Deutsche Bank has said it will cut more than 7,000 jobs as Germany’s biggest lender attempts to return to profit.
The bank said it would reduce global staffing levels from just over 97,000 to “well below 90,000”.
Following a review of the business, the number of jobs in Deutsche’s equities sales and trading business is being cut by a quarter.
The bank – which employs 8,500 people in the UK – did not say which countries would be affected by the job cuts.
Deutsche Bank employs about 66,000 people in Europe – including 42,000 in Germany, 21,000 in Asia and about 10,000 in North America.
The job cuts are the first major move by chief executive Christian Sewing, who took up the role last month after his predecessor, John Cryan, was sacked.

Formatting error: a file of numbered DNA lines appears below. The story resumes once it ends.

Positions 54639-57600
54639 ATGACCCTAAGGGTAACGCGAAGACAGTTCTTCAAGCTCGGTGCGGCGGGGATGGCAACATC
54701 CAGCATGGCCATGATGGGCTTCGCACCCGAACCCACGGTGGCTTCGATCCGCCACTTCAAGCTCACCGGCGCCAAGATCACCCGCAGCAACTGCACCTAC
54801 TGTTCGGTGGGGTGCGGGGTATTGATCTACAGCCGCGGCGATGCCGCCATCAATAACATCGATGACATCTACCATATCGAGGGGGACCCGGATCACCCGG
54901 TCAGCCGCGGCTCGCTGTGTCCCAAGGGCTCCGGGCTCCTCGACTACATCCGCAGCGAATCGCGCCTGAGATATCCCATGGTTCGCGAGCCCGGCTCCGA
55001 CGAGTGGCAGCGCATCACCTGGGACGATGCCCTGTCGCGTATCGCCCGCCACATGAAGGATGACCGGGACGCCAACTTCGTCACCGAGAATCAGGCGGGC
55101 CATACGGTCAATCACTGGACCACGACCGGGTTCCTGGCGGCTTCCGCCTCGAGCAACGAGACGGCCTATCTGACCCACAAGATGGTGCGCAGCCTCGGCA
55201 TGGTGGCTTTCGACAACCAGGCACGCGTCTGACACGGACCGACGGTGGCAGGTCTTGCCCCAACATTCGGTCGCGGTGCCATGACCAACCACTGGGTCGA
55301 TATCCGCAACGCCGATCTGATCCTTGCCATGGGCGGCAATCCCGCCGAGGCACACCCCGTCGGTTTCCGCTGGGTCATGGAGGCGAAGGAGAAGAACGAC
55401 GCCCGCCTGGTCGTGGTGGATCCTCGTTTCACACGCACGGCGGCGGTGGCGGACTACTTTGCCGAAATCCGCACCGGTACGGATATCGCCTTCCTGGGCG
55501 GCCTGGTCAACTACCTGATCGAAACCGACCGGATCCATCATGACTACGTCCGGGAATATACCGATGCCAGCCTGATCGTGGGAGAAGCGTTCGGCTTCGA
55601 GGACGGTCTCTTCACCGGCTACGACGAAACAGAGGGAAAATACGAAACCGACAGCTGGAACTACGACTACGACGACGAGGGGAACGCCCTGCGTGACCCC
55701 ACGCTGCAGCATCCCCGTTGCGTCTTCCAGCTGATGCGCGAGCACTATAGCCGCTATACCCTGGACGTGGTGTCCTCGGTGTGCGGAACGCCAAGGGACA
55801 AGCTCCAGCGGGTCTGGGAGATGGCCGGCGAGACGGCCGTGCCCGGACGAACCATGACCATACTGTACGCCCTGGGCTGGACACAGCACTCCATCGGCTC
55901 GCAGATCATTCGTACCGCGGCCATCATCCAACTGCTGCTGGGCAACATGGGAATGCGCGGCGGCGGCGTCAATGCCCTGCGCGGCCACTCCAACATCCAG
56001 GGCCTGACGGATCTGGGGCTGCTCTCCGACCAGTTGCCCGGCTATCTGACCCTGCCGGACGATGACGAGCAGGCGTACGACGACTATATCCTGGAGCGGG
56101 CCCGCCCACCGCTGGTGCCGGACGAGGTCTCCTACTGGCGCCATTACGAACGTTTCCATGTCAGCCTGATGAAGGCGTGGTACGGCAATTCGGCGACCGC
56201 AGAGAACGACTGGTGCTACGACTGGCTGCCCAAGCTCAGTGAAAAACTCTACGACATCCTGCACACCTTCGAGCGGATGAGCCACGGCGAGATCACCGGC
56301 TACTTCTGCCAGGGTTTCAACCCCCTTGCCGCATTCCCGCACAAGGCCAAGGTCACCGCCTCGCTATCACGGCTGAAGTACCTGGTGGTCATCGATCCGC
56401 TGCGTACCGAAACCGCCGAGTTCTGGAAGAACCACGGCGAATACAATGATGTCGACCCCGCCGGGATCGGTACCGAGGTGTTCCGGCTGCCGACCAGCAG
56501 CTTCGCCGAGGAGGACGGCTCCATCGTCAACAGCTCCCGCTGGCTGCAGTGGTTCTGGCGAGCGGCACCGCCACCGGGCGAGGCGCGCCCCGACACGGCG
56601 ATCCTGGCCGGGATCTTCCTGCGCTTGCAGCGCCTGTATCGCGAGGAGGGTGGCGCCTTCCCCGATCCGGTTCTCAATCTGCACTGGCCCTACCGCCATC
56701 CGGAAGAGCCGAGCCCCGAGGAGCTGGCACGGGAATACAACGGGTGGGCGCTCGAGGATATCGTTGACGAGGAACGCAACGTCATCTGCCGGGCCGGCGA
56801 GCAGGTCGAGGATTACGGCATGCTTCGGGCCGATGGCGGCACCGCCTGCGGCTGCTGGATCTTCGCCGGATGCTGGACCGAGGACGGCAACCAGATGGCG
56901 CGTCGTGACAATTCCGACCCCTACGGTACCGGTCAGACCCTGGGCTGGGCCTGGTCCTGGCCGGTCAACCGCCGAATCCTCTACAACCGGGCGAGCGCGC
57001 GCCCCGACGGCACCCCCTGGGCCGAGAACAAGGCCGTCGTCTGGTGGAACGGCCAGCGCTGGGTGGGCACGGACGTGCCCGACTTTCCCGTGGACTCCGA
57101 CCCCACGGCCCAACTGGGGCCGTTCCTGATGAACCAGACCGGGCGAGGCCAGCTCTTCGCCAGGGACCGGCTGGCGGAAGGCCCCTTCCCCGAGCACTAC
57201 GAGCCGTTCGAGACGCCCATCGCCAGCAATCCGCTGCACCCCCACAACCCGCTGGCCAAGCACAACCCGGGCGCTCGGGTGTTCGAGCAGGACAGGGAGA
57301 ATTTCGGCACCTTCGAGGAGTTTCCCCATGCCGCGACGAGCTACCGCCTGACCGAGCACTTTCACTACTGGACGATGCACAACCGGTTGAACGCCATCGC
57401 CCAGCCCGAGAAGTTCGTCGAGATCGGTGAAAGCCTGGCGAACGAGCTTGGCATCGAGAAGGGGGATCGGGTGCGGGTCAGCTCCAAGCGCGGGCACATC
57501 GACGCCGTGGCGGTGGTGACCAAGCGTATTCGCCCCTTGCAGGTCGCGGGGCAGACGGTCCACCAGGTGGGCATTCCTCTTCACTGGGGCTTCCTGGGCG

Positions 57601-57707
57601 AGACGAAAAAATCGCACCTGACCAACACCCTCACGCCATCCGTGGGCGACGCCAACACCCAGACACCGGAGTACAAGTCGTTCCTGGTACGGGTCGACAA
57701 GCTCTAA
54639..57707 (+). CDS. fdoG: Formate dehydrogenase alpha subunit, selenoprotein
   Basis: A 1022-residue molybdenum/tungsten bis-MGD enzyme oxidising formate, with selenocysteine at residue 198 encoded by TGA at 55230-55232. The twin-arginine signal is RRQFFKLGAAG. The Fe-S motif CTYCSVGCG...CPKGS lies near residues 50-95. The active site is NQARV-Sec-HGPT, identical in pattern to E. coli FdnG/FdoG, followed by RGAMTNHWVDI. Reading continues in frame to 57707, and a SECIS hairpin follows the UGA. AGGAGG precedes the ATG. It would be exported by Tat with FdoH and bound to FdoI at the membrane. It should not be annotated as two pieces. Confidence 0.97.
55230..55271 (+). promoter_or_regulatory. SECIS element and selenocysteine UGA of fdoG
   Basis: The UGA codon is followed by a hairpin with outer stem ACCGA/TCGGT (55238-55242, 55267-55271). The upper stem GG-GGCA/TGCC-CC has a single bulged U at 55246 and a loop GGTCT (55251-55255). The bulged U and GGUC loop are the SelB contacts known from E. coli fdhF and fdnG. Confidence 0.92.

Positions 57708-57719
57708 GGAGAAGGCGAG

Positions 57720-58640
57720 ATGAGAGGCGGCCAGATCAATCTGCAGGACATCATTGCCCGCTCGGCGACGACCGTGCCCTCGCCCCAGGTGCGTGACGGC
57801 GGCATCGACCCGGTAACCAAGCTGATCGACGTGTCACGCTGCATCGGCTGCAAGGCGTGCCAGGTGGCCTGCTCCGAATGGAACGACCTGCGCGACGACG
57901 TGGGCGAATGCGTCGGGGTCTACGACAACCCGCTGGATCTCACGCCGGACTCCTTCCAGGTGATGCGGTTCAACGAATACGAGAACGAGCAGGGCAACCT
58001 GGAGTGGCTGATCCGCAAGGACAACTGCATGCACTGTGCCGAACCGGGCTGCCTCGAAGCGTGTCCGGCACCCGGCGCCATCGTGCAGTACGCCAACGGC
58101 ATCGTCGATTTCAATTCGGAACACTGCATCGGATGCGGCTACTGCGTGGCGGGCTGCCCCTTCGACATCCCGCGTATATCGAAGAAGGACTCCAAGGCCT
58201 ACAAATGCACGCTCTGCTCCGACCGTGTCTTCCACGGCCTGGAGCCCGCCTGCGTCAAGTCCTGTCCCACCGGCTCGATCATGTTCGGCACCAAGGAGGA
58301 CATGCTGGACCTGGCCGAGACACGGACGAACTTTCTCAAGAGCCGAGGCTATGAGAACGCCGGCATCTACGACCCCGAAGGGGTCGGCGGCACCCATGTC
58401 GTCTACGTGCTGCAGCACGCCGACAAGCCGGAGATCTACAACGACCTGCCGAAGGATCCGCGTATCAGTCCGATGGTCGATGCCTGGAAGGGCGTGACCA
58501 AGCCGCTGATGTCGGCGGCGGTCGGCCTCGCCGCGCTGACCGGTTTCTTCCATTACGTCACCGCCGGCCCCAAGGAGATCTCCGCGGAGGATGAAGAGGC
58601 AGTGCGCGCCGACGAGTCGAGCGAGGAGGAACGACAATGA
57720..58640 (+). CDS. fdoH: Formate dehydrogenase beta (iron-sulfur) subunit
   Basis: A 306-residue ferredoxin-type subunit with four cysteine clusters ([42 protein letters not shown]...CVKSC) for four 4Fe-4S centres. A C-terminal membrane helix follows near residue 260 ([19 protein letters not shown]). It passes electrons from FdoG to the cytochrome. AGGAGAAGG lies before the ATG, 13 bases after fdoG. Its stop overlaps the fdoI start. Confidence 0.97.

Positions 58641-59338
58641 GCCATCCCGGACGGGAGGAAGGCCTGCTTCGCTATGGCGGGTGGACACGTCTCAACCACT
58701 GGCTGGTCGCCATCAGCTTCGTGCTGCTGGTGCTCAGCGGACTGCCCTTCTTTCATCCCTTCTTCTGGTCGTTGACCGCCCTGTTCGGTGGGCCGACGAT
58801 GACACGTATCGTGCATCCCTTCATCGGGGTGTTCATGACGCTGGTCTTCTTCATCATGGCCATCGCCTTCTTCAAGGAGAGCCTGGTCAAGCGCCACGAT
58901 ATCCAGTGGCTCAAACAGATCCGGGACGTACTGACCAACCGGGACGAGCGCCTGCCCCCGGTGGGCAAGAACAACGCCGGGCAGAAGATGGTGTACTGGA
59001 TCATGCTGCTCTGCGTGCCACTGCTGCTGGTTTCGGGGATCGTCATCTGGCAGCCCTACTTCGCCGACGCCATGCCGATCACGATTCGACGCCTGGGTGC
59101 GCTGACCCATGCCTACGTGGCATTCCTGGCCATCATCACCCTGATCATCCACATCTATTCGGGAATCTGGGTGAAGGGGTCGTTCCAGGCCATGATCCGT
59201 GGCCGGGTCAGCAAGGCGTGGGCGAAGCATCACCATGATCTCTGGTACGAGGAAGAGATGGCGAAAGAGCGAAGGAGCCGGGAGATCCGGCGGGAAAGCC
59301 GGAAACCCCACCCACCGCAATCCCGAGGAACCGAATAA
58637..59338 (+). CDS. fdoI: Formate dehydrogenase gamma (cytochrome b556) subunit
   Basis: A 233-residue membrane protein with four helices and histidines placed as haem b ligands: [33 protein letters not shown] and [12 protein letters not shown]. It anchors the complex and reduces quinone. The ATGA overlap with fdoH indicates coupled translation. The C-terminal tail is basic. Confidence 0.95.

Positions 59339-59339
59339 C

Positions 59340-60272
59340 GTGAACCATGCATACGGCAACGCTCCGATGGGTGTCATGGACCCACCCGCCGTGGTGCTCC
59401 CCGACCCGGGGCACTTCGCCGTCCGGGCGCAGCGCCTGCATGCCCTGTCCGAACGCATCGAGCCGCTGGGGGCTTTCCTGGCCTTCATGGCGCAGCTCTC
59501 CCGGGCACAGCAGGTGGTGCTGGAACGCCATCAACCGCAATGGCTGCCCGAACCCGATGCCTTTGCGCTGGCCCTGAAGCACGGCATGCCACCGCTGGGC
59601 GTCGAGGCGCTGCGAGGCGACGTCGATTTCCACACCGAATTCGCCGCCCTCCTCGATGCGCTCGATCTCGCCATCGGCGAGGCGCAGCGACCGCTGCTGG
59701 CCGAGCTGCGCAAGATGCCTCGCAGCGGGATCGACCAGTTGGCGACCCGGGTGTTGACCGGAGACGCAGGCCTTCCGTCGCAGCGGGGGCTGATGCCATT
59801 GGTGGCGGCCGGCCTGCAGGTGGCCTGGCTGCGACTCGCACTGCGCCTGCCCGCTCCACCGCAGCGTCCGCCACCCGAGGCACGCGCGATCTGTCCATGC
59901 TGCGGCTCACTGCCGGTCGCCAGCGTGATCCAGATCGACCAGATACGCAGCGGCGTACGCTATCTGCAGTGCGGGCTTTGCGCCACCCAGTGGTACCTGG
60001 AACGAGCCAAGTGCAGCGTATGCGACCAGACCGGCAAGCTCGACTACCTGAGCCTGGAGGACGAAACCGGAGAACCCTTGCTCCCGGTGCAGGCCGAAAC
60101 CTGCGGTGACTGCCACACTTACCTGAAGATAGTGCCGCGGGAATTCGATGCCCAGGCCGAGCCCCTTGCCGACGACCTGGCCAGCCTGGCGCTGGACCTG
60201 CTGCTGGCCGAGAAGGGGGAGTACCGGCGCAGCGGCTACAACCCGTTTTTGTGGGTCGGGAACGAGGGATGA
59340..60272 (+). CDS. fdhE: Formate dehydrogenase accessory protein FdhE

The search for his replacement is understood to have begun after the bank reported an annual loss of €500m (£438m) at the end of February.
That followed losses of €1.4bn in 2016, and €6.8bn in 2015 after restructuring and litigation costs.
Deutsche Bank had already flagged up that job cuts were on the way last month, with Mr Sewing saying at the time that they would be “painful but regrettably unavoidable”.
On Thursday, Mr Sewing said: “We remain committed to our Corporate & Investment Bank and our international presence – we are unwavering in that.
“We are Europe’s alternative in the international financing and capital markets business. However, we must concentrate on what we truly do well.”